Thinking About Food in Trump’s America

I’m still finding it pretty impossible to concentrate on anything other than the election. To be honest, I woke up on Wednesday morning thinking, “why on earth am I writing a book about learning to eat? It should be about paid family leave! Or rape culture!” Or any of the five million other problems that are about to get even more toxic.

But before my agent and editor get too nervous, let me say that I’m still excited to be writing this book. If we’re going to have a President who refers to women who gain weight as ”eating machines,” then it’s important to keep trying to untangle health and nutrition from misogynistic beauty standards. If we’re going to have a Republican Congress who wants to cut funding for food stamps and decimate school lunch programs, then we also need to understand, more than ever, what it’s like to grow up hungry. The choices we make around food are often our most overt and consistent political statement. Shared meals and food traditions unite our families and cultures, but food is also divisive. Ask any vegetarian — and also ask any overweight person who has had their restaurant order picked apart by “well-meaning” dining companions, or any busy mom who has felt the sanctimonious sneer of liberal judgment after buying her kids a Happy Meal. From where I’m sitting, liberals (myself included) lost this election by not taking the threat of Trump seriously, and worse, by not trying hard enough to understand and address the fears of his supporters, even when we disagree with them.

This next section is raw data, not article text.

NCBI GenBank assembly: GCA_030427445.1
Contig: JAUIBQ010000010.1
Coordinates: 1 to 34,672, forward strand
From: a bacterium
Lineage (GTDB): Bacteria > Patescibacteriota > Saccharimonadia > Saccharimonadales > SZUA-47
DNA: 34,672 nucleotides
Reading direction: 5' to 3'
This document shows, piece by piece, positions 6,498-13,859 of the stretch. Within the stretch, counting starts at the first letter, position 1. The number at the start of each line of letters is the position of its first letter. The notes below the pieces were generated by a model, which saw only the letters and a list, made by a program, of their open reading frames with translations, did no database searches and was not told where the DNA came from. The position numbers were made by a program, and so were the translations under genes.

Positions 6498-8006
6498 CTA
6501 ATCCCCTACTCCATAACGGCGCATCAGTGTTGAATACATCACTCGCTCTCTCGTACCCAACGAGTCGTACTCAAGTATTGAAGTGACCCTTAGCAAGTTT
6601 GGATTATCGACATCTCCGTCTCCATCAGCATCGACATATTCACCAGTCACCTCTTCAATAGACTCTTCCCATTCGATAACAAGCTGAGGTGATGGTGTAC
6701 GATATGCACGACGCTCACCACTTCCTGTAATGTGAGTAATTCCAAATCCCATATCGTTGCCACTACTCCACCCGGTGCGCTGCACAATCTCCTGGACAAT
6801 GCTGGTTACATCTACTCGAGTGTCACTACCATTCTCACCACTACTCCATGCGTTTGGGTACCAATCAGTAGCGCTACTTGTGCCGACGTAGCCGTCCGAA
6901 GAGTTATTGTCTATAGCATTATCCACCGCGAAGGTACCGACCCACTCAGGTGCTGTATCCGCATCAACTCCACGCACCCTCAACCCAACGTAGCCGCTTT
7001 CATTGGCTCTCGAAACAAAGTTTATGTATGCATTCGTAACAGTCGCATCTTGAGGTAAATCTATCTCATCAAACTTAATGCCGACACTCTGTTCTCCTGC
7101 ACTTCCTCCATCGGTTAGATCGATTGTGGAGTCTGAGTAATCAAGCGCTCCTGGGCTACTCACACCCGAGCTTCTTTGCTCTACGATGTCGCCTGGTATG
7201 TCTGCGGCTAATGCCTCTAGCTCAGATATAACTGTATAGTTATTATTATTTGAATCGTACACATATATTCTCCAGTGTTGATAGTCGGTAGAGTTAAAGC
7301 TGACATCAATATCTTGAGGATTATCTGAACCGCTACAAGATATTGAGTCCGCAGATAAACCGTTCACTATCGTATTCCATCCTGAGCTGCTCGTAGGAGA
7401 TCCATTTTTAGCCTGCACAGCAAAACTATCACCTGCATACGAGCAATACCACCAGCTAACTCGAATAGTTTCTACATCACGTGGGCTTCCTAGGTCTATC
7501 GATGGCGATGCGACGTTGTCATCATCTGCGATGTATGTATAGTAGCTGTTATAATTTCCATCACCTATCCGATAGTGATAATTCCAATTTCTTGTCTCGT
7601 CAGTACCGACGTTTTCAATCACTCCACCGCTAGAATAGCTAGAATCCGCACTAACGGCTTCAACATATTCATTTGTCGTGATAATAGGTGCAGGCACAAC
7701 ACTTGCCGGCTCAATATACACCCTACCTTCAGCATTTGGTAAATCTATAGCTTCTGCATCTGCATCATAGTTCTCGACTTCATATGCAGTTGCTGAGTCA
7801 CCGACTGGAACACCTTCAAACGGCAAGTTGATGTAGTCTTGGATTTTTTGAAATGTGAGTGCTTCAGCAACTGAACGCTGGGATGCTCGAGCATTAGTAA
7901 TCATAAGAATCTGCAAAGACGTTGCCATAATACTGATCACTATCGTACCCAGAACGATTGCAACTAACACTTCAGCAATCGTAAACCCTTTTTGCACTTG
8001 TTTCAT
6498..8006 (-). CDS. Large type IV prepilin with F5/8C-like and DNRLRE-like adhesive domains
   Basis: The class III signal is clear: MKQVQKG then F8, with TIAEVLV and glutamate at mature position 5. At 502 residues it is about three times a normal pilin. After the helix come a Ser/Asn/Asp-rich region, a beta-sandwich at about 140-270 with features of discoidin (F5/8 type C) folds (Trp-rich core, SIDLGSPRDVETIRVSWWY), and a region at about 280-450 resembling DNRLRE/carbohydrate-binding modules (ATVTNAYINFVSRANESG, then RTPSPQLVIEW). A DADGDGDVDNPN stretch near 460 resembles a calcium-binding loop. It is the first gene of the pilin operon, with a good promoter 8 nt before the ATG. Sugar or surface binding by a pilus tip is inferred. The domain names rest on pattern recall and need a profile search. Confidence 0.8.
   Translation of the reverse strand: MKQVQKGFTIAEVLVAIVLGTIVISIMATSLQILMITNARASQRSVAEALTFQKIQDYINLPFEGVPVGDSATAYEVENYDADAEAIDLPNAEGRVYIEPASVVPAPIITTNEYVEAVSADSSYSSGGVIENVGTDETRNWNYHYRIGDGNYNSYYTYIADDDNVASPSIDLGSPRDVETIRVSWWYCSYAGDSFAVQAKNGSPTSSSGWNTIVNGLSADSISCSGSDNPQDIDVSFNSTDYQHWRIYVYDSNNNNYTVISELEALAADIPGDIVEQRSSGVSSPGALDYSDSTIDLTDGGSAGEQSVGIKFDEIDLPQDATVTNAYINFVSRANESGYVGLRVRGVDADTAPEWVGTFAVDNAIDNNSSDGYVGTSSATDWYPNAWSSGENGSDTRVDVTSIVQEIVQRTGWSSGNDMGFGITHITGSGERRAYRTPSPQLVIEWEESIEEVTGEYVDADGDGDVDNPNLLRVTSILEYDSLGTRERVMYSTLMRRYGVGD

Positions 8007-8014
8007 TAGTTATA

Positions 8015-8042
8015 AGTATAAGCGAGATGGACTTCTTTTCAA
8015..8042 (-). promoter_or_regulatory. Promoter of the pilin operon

I want to understand now. And in my experience, asking people about what they eat is a good first step towards understanding who they are and how they think.

At the same time, we also need to get ready to fight to protect reproductive rights, health care, environmental policy, gun control, and oh, just about everything. On that front, I’m starting with donations to the National Women’s Law Center, the Southern Poverty Law Center and Emily’s List. For more ideas, check out Jezebel’s comprehensive list of pro-woman, pro-immigrant, pro-earth and anti-bigot organizations that also need your help. 

PS. Back in the world of regularly scheduled programming: I am still looking for parents of picky eaters to interview! If you fall into one of these categories, please fill out this survey

*Your child (aged 4 and up) is a picky eater and simultaneously overweight, or at risk for obesity. 
*Your child (aged 4 and up) is a picky eater and you or your spouse have a history of disordered eating.
*Your child (aged 4 and up)  is a picky eater and you also struggle to afford enough food to feed your family. 

Thanks so much! 

[Photo via USDA of sorting operations at the Capitol Area Food Bank in Washington, D.C.]

Filed under Government Watch, Happenings, On Eating and Writing

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    The Eating Insinct: Food Culture, Body Image, and Guilt in America by Virginia Sole Smith

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